11 February 2015
    Multi-media

    Public water and electricity are back in vogue. Yet many state-owned utilities are now undergoing €œcorporatisation€: they have legal autonomy and manage their own finances. Is this a positive development in the struggle for equitable public services? Or a slippery slope toward privatization?

  7. Lawyers subverting the public interest

    • Cecilia Olivet, Pietje Vervest, Pia Eberhardt, Fabian Flues
    15 April 2015
    Policy briefing

    In response to growing public criticism of international investment law, a new lobby group has emerged, EFILA, seeking to influence European officials. This briefing exposes how EFILA represents an attempt by the arbitration industry to fend off much-needed reforms in order to protect a highly lucrative business.

  8. Romila Thapar

    Why we need public intellectuals

    Praful Bidwai
    13 July 2015
    Opinion
  9. Public and Community Partnership in the Americas

    28 January 2015
    Multi-media

    A Uruguayan public utility and union has joined up community-based water managers in Bolivia and Colombia in order to strengthen public and communitarian management of water and stop privatisation.

  10. The hidden Citizens' Revolution for Public Water

    Satoko Kishimoto
    16 April 2015
    Article

    Growing numbers of communities are reversing past privatizations in the public sector and delivering even better public services in the process.

  11. Lowe wants public sector cooperation on ganja

    28 February 2015
    Other news

    Executive Chairman of Medicanja, Dr Henry Lowe, is urging a spirit of cooperation between government ministries and agencies involved in the development of Jamaica's ganja industry, following the passage of the Decriminalisation Bill.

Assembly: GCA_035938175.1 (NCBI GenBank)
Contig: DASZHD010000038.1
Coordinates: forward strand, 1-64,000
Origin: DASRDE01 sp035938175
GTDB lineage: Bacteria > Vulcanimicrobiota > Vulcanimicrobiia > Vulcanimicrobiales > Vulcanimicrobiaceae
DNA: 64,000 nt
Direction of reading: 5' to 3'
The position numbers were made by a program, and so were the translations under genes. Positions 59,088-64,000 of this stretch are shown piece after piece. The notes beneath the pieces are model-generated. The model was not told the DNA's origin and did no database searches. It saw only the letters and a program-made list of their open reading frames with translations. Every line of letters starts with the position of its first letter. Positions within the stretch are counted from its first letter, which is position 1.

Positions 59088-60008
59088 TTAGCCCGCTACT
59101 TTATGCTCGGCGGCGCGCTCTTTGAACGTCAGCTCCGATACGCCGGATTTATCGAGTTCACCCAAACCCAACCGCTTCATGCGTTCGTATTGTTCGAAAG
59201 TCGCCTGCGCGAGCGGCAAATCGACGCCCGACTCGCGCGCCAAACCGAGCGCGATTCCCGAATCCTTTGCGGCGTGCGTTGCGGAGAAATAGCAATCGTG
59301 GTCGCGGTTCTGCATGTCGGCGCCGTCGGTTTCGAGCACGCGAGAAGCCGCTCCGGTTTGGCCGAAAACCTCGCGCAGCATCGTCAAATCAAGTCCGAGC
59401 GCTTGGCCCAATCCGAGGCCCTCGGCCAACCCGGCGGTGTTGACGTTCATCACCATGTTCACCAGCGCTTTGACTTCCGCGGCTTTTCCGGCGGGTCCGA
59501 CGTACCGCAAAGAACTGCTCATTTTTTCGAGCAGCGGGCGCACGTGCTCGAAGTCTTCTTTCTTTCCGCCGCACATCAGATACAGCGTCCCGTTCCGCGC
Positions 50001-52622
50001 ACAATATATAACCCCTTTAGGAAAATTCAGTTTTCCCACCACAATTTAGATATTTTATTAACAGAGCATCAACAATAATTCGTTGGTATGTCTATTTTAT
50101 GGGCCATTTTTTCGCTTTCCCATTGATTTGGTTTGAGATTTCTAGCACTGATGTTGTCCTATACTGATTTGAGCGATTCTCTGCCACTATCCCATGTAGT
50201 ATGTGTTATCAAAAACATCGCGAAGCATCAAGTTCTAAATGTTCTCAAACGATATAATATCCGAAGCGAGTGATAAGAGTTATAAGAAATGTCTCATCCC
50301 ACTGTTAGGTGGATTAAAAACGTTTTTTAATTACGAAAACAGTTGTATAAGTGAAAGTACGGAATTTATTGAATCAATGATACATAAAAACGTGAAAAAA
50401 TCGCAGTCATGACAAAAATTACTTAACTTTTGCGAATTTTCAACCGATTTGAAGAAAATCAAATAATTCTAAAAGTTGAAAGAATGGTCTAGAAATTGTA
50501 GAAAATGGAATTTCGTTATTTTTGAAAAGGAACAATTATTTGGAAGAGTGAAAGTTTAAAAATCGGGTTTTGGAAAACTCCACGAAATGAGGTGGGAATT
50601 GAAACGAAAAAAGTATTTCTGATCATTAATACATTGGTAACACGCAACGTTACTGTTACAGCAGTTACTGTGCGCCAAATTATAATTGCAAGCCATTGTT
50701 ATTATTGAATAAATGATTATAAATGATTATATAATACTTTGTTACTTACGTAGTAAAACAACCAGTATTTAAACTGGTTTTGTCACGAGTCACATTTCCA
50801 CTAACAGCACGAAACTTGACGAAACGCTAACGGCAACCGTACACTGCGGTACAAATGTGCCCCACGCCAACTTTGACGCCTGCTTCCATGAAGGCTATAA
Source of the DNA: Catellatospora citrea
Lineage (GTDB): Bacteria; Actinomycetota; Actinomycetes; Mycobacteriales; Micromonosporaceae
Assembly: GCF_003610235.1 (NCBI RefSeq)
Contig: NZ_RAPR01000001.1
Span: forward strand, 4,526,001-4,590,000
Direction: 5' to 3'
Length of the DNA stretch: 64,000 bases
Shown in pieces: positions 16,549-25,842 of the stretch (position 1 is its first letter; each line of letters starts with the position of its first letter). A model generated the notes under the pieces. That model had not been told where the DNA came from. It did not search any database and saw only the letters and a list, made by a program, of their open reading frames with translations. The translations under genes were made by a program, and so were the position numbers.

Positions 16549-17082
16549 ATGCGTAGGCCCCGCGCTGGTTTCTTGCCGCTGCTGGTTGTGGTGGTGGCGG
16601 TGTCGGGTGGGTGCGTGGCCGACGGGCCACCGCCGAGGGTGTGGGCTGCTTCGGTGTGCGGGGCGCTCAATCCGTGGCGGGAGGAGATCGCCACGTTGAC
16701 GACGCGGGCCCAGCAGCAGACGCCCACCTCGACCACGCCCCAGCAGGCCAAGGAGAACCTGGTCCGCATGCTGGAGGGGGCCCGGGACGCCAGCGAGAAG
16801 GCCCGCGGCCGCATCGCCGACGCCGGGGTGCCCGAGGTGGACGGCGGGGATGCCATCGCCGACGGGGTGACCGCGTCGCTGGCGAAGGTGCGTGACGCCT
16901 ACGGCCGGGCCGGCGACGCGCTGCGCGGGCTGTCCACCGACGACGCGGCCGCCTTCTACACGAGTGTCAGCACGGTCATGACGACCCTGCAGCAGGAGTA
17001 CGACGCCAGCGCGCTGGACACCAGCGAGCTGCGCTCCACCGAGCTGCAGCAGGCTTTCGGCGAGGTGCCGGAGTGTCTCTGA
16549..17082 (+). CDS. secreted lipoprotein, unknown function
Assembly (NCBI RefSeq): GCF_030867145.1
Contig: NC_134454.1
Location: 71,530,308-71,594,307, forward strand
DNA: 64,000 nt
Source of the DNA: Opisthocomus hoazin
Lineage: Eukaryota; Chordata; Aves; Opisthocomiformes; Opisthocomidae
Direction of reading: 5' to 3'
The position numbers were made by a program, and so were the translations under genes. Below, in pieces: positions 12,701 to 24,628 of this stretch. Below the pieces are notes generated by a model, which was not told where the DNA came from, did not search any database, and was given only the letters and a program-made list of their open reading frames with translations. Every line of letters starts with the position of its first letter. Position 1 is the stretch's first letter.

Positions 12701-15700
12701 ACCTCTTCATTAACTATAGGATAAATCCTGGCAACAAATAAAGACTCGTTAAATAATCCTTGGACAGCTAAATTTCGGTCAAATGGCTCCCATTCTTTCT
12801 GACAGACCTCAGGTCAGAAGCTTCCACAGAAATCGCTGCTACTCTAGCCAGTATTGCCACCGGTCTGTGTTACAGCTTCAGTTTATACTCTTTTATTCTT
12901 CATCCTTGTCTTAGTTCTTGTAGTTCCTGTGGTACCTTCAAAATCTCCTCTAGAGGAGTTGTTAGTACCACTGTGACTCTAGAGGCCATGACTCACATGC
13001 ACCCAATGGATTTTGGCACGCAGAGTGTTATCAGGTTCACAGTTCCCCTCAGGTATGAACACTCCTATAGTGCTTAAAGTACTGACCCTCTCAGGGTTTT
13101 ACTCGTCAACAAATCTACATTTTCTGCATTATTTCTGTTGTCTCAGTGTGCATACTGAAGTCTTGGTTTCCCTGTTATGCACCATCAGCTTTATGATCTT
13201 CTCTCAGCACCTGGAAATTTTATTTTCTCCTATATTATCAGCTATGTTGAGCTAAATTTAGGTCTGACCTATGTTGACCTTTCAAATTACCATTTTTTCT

12. cover_book_launch

    Book launch "Corporate conduct & the public interest"

    30 September 2015 - Event

    Book launch "Corporate conduct & the public interest"

  13. Rethinking Corporatization and Public Services in the Global South

    16 March 2015
    Book

    After three decades of privatization and anti-state rhetoric, government ownership and public management are back in vogue.

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    Why is public banking important for social change?

    30 September 2015
    Multi-media

    Thomas Marois, Senior Lecturer in Development Studies argues that until people regain control of money and credit, we will not be able to stop economic and ecological crises. Most people don't know that fortunately there is untapped potential in public banks, that make up a quarter of all banks worldwide. Drawing on his research on public banks in Turkey, Costa Rica and elsewhere, Marois points to the potential and problems of public banks and how we might harness them to deliver social and environmental justice.

  15. The mirage of public-private water

    Satoko Kishimoto
    14 April 2015
    Article

    Public-private partnerships were heralded as a solution to the millions who still lack access to water, but after two decades the evidence is in: they have failed. An unprecedented surge of cities is now bringing water back under public control.